Drawing inspiration from tarot cards, mythology, and the work of Swiss psychiatrist Carl Jung, the Persona games construct a world where the universal adolescent struggle of coming to grips with one’s identity leads to teenagers being empowered. This empowerment allows for its teenaged heroes to not only fight against supernatural enemies but confront real-world plights as well. Persona 4 explores themes of gender and sexuality through the characters of Kanji Tatsumi and Naoto Shirogane: Kanji’s narrative has him reconciling with his own masculinity and sexuality in the face of society’s heteronormative expectations, whilst teen detective Naoto Shirogane takes up a masculine gender performance so she can be taken seriously in the sexist police field. Persona 5 takes it a step further by addressing issues of misogyny, sexuality, and patriarchy through three of its main female characters: multiracial Anne Takamaki fights against being sexually objectified at the hands of a predatory volleyball coach and reclaims agency over her own sexuality, student president Makoto Nijima’s relationship with her prosecutor older sister Sae is affected by the misogyny that Sae faces at work, and rich heiress Haru Okumura faces being used a tool in her father’s ambitions at the expense of getting trapped in a loveless, potentially abusive marriage. These storylines in Persona 4 and Persona 5 speak to the Persona series’ ability to challenge heteropatriarchy and suggests it is not too much of a stretch to ask why Persona 3 Portable, as of writing this, is the only Persona main series game where male is not the default.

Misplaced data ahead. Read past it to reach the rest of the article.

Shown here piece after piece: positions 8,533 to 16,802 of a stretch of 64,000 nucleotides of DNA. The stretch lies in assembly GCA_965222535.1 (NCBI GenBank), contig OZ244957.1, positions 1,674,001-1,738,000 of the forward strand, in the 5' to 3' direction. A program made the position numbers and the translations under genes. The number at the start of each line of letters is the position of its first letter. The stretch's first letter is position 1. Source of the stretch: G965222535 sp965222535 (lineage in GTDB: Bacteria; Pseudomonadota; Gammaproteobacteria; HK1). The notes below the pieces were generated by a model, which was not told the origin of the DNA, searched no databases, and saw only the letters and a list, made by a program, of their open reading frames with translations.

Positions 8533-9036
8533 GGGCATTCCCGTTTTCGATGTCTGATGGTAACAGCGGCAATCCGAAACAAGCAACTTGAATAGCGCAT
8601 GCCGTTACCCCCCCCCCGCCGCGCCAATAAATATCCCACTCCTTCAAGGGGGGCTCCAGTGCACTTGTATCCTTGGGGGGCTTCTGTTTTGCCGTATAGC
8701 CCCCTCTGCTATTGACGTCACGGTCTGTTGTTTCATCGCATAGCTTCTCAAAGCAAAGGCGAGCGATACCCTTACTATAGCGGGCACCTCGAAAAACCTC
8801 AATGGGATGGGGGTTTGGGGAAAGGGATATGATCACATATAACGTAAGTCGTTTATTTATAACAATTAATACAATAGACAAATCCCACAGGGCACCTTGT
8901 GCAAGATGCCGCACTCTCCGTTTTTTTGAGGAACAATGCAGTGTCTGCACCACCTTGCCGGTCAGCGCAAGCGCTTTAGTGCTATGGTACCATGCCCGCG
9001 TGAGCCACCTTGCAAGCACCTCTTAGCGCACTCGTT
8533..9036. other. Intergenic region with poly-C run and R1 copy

We get an answer to this issue from an interview with Persona 5 director Katsura Hashino. In that interview, Hashino said that there was talk of having a female protagonist in the game before it was ultimately decided that it wasn’t worth it

At the start of Persona 3 Portable, the game has you choose between a blue-haired male protagonist and red-haired female protagonist before having you type out a name for them. I picked the red-haired female protagonist and had them take on my own name. After that, the story plays out the same in both routes with you transferring to Gekkoukan High School,  joining up with SEES (Specialized Extracurricular Execution Squad) in both routes. 

But there are some significant differences. In battle, the male protagonist wields a sword whilst the female protagonist slices through Shadows with a spear. While the game graphics for the male route are blue, they are pink for the female route.